I, Dipankan

Why Zero is nothing more than a pathetic eyesore


Before I even start with describing how bad the film Zero was, I believe it would be prudent to admit that I am a die-hard Shah Rukh addict; someone who always hoped that the Badshah of Bollywood could perhaps give his acting career post his fifties a major rejig. After watching Zero, I am not so certain anymore.

Shah Rukh Khan’s filmography after the onset of 2010 has been that on a hit-loss-hit track. I, however, am not a personal fan of judging films by their Box office collections- by that record, every Salman Khan film would probably go on to become top-rated films. I watch films to ascertain the quality of content the film provides; the originality it bears, and how the film possibly integrates its core theme into the motion picture that we pay for at the end, though not being the run-of-the-mill critic who wears the glasses of a cynic. In short, I like films that I can enjoy. Chennai Express, Dilwale and Jab Harry Met Sejal were absolute disasters, but provided on their core theme of comedy and a doses of SRKian romance. Fan was a major uplift, the dual characters of Gaurav and Aryan were donned brilliantly. VFX work was commendable, too. Raaes, in my frank opinion, was a lovely treat- injecting compassion for an otherwise villainous character among the audience. Dear Zindagi was an out-of-the-box experiment that turned out very well, both in terms of critical accolades and success. The success was because it was relatable, and most of Gen Z could find an instant connect that Bollywood films typically do not provide for.

But those were chronicles before Zero.

With Zero, Shah Rukh Khan hit a new low. Right from the start to the end, the film remained a mess. Many commentators have reviewed that the ensemble featured the doomed trio of Anuskha-Katrina-Shah Rukh from Jab Tak Hai Jaan. You could take all the greatest actors of the world and engage them in a circus of a plot- and the film would still sink- simply because, there is no meaning attached to it! Films are supposed to be a form of escapade. They take our creative selves on a tour, tossing around with the ideas we can harbour. The principal fault with Zero is that the plot is an absolute zero.  Aanand Rai probably tried to stitch together three stories within one; and the sew ended up in tatters. Make no mistake, individual characters portrayed by Shah Rukh- that of a dwarf, or bauna (Bauua Singh)-Anushka with that of a disabled, but inspiring astronomer who has paved the way for the Man on Mars mission (Aafia)- and that of Katrina with a role which suited her usual arrogant self (Babita Kumari)- were brilliant to say the least. Bauua Singh’s character is an extremely difficult role to carry, the gaudy vanity of the character being a particular highlight. But somewhere, the overall connect goes missing, and with that, the film loses its way, too.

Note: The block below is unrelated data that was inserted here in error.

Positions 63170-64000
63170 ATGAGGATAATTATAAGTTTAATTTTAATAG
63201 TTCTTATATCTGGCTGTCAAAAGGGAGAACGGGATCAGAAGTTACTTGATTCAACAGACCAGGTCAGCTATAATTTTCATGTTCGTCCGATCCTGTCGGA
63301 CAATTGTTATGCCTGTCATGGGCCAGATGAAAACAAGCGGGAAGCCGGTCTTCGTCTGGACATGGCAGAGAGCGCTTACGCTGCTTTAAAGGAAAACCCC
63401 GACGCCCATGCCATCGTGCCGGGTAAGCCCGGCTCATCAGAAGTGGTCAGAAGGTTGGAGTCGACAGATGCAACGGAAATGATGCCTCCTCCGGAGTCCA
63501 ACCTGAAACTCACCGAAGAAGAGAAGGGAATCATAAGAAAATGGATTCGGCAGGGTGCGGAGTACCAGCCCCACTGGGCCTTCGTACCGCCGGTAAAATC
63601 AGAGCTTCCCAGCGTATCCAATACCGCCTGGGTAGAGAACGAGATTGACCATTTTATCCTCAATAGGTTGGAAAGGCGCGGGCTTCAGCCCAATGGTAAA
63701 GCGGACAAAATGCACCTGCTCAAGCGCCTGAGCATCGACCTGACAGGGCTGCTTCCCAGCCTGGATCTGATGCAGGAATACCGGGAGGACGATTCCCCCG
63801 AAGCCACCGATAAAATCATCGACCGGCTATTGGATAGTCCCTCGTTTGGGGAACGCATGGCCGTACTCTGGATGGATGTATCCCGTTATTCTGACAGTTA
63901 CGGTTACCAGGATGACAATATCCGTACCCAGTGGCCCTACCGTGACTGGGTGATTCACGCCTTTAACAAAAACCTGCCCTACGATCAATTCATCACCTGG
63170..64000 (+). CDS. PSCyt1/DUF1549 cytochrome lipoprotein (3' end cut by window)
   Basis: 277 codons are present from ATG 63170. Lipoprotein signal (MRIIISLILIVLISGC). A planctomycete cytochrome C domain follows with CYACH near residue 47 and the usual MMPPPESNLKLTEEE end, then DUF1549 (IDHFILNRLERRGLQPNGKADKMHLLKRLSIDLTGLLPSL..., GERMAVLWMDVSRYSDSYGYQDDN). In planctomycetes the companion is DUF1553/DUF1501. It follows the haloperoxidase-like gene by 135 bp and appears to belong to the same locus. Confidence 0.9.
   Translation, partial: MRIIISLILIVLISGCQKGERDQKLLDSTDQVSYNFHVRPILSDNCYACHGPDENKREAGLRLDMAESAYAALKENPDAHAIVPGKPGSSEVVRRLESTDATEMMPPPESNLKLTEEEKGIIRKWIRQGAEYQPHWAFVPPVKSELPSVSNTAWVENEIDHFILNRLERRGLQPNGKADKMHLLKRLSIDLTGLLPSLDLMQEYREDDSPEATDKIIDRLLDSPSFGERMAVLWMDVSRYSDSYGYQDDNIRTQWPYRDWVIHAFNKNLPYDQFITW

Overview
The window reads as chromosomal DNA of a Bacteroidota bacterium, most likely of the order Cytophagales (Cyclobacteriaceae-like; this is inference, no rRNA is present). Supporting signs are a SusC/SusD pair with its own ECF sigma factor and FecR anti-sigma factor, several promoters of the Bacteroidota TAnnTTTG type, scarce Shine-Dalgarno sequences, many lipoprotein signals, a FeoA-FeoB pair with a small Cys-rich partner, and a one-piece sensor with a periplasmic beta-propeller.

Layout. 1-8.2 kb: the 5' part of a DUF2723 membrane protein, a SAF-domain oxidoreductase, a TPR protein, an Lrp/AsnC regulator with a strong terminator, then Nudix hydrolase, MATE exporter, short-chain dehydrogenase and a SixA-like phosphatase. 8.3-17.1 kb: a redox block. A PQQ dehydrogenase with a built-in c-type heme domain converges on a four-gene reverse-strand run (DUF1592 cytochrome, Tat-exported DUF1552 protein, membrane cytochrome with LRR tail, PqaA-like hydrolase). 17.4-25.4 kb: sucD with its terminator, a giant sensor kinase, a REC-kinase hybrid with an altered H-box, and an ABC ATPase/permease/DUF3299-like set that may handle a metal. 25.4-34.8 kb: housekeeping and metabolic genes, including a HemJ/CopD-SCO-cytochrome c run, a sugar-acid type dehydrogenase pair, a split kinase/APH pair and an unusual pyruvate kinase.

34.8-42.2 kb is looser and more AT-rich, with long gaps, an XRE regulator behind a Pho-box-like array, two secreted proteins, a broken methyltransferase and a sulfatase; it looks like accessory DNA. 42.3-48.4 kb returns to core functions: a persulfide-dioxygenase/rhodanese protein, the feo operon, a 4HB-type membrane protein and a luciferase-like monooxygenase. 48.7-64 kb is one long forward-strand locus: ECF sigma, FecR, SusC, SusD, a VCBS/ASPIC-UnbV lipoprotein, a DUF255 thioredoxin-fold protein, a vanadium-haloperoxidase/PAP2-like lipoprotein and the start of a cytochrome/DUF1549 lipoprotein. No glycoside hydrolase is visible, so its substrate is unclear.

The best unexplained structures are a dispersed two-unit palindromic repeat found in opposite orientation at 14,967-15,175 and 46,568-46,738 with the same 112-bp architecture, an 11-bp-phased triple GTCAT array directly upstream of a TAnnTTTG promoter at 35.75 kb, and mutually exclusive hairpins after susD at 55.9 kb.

Who on earth otherwise can imagine of a plot which encompasses a groom running from the bride, attempting to romance a star beyond the ordinary, getting the boot and finally ending up as a man exiled to Mars, all for love? Is that even love? Zero looks to make its way around by introducing forced humour, and drags the second half rather unnecessarily. In fact, almost the entirety of the second half features Bauua’s preparation to leave for Mars. Heck, there is even a scene where in zero-gravity (aka, vacuum), Bauua and Aafia converse, can exist without an oxygen mask in tow. For science graduates like me, and well for everybody else, too- that is indigestible content. Forget breathing, staying in vacuum without adequate pressurised gear can prove lethal.

Zero might be a big-budgeted film, but honestly, has failed to do justice to the investment poured in it. It would have been made so much better if only a botched up ending could possibly be restructured and re-worked on. The first half is the only enjoyable portion from the entire film, wherein we are introduced to the characters and their nuances. The climax is hasty, at best- and there’s no denouement to it. The ride we hoped for Zero never took off, and that is the reality.

In the end, the verdict is clear: Stay clear of Zero, and save both your money and time. You would not regret it.


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